So, to counterbalance this, we have a meta-narrative involving a nerdy dude apparently on order from an unseen boss who sets up "spectators" with binoculars to watch the tire. This is considered "watching a movie," and although I see what Dupieux is aiming at with this conceit, it fails due to the fact that it makes little to no sense. Of course, suspending disbelief is step one in watching a movie about a serial murdering tire. But in a film anything is possible, we all know. Having people watch action from miles away that goes inside and outside of buildings with binoculars, though, just makes no logical sense even in a fantastical film such as "Rubber" and is too clunky to be accepted. The reason this section is in here is to both pad the film (it's only 85 minutes long anyways) and also to look at the dynamics of audiences, specifically midnight ones. I get it, but Dupieux could have achieved it with more gusto and with less of a heavy hand than he does.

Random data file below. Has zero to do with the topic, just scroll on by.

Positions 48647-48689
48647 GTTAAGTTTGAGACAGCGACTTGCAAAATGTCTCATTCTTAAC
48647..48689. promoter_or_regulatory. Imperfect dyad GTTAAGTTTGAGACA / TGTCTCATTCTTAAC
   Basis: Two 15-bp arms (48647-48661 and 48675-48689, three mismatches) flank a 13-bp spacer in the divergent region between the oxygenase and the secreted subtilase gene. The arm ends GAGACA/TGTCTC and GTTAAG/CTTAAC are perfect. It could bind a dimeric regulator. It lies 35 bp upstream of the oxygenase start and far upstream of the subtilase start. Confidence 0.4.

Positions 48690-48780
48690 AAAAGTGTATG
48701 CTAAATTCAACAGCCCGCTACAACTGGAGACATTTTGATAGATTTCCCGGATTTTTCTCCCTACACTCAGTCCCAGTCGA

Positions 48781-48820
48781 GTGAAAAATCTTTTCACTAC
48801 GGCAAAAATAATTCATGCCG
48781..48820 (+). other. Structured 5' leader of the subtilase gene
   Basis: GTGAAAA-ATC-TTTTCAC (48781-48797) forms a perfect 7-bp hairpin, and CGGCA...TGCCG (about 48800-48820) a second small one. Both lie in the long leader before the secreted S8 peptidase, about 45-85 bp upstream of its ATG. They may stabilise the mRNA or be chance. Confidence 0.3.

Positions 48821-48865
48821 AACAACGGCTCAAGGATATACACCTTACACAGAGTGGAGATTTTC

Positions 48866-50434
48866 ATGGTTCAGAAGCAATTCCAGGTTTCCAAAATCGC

I guess the resulting mishmash produces more interesting results than otherwise, though. Jack Plotnick as the orchestrating dude does pretty well, most notably when he gives an aimless monologue on when he went with his family to the mountains. Plus, Stephen Spinella as Lt. Chad brings down the house with an arresting opening speech, and even though I think his character (who gets out of the trunk of a car, talks, and gets right back in) should have been contained in this scene, he does end up supplying the film with a bit more life. "Rubber" doesn't really manage to satisfy for the most part. It has some memorable characters and a bizarre atmosphere, but skids ultimately to disposability. C+